Words by Danae Kirk-Ayton
Curly hair should come with a manual. If you’re blessed with naturally curly hair you’ll know that most of the general hair advice you read rarely applies to your spiral mane. Your natural hair texture bounces to the beat of its own drum. And while it’s all well and good to ‘let it do its thing’ it pays to have a few helpful hints for styling curling hair up your sleeve to tame your tresses and achieve the best curls.
We spoke to Australian hairstylist (and curly hair guru) Danae Kirk-Ayton to find out her expert advice on styling curly hair, along with her insights on whether the Curly Girl Method is worth trying.
Understanding Your Curly Hair Type
Hair is categorised into four different groups when talking about hair type: 1) Straight, 2) Wavy, 3) Curly, and 4) Coily. They are then categorised into three sub-groups: A,B, or C. For example, if you are 4C you have the tightest coils or curls; if you are 1A your hair is dead straight. If you are 3B then you have quite curly hair but it is probably more manageable than being at the other extreme.
You can also have a combination of curls. This is usually because of mixed backgrounds and ethnicities or sometimes it can just be the result of a hormone change. I see quite a lot of women who after giving birth have a triangular section that starts at their crown area and runs down to their nape of tight waves (2C) or something similar, while the rest of their hair remains on the straighter side of things - and understandably, it can be very frustrating to have such differences in hair texture. Your hair may also change after something like chemotherapy, which almost always happens. If you had straight hair, your hair may suddenly grow back curly and since you’ve lived most of your life with different hair it can be a struggle to know what to do with it.
What Is The Curly Girl Method?
So, just a little run through of what the Curly Girl Method (CGM) is about. It’s an approach to haircare designed by Lorraine Massey for the care of natural textured hair. The method discourages use of regular shampoos and instead promotes cleansing conditioners or co-wash (conditioning wash) to keep the hair's integrity and keep it hydrated, which is what curls need the most.
The CGM Rules
The Curly Girl Method is all about embracing your natural texture. Most women or men go through their adolescence fighting their curls but when you’re actually taught what to do with your hair it can be life changing! There are many groups online that support the Curly Girl Method - most are pretty harsh about if you want amazing curls then DON’T TRY AND CHANGE THEM.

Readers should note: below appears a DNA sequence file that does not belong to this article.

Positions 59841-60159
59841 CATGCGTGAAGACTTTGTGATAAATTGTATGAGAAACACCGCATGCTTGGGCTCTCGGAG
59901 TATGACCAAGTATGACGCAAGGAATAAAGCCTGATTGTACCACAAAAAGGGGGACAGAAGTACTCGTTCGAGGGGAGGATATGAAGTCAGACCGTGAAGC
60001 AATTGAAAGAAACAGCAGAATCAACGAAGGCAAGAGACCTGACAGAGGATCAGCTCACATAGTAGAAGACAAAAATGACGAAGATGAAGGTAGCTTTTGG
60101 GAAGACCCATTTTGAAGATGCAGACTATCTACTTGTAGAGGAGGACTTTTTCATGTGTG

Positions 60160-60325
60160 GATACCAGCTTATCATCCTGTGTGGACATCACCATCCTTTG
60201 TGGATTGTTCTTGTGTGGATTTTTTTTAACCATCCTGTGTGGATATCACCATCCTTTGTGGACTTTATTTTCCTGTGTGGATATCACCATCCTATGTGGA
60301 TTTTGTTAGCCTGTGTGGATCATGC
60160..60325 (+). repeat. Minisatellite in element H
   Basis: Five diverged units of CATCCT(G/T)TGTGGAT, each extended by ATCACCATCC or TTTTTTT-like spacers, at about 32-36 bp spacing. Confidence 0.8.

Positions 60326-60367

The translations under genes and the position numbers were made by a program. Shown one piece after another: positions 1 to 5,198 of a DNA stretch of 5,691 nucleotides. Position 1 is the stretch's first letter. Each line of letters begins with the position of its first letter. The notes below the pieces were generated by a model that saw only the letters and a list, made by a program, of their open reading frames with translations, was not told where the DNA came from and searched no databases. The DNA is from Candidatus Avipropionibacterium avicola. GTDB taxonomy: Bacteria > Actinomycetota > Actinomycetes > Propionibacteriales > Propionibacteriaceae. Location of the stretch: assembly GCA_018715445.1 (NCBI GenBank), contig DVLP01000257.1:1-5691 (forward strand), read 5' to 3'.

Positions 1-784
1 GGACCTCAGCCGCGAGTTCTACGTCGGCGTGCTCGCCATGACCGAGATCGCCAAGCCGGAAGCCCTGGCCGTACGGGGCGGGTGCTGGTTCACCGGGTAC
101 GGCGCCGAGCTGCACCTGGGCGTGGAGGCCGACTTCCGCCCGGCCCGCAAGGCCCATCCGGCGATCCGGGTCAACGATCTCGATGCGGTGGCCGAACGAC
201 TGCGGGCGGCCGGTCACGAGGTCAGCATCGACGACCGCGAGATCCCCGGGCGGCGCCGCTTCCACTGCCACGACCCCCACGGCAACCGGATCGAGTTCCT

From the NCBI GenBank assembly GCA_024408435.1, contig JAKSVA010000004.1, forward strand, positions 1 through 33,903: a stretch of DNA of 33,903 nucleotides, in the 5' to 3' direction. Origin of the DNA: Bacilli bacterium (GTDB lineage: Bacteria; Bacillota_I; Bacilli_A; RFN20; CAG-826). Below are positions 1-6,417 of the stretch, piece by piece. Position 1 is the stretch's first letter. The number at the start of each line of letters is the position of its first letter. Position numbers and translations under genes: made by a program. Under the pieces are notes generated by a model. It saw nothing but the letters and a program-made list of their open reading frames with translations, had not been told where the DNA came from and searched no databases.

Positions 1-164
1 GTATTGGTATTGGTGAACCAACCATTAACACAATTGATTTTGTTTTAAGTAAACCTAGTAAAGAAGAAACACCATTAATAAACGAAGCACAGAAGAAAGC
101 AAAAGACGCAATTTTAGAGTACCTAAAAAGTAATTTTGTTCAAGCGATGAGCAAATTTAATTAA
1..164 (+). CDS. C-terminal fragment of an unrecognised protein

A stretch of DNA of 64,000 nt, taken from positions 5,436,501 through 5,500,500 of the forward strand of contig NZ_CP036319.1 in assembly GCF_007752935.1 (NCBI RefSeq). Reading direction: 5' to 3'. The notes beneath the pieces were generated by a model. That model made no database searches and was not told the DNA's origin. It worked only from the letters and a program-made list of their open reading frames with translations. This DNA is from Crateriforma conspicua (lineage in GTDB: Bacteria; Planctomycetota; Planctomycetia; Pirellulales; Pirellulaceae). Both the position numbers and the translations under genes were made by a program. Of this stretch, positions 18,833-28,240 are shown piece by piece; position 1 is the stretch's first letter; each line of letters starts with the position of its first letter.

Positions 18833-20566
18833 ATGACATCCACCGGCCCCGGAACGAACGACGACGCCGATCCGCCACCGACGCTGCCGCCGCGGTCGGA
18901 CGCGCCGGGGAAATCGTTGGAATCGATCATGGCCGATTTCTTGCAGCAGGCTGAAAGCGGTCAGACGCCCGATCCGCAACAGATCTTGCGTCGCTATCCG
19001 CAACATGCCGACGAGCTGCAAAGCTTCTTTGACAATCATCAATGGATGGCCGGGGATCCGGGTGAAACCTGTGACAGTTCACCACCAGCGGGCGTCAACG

No heat styling of any kind to try and stretch out your curl, and no straightening or blow-drying unless it is to diffuse-dry your curls. Only techniques and products that will help your curls feel hydrated and loved! On this topic, the reason they don’t want you stretching out your beautiful curls is because heat styling and stretching of the hair will damage and dry out your hair cuticle. The elasticity in your hair worsens as a result so the spring back of curl lessens.
“Hair products containing sulphates and silicone are big no nos as they can build up in your hair and weigh down your curls.”
Danae Kirk-Ayton, Australian hairstylist
How To Style Curly Hair
OK, so… This brings me to the next big thing that will be a deciding factor in how you look after your curls. You may have a really tight curl but your individual strand of hair may be quite fine. Or you may have some kind of wave in your hair but your individual strand of hair is quite coarse. Fine hair strands need lighter products and possibly something with a bit more hold in it. Whereas if your hair is coarser, you will need products that are a little heavier.
So many factors, right? Well, that’s why so many people are confused about what to use on curly hair, and with so much information and misinformation out there, it’s no wonder. What will work for a fellow curly haired friend may not work for you. It’s about keeping an open mind, doing your research, and unfortunately, sometimes trying a lot of different products.
Curly Hair Products You Need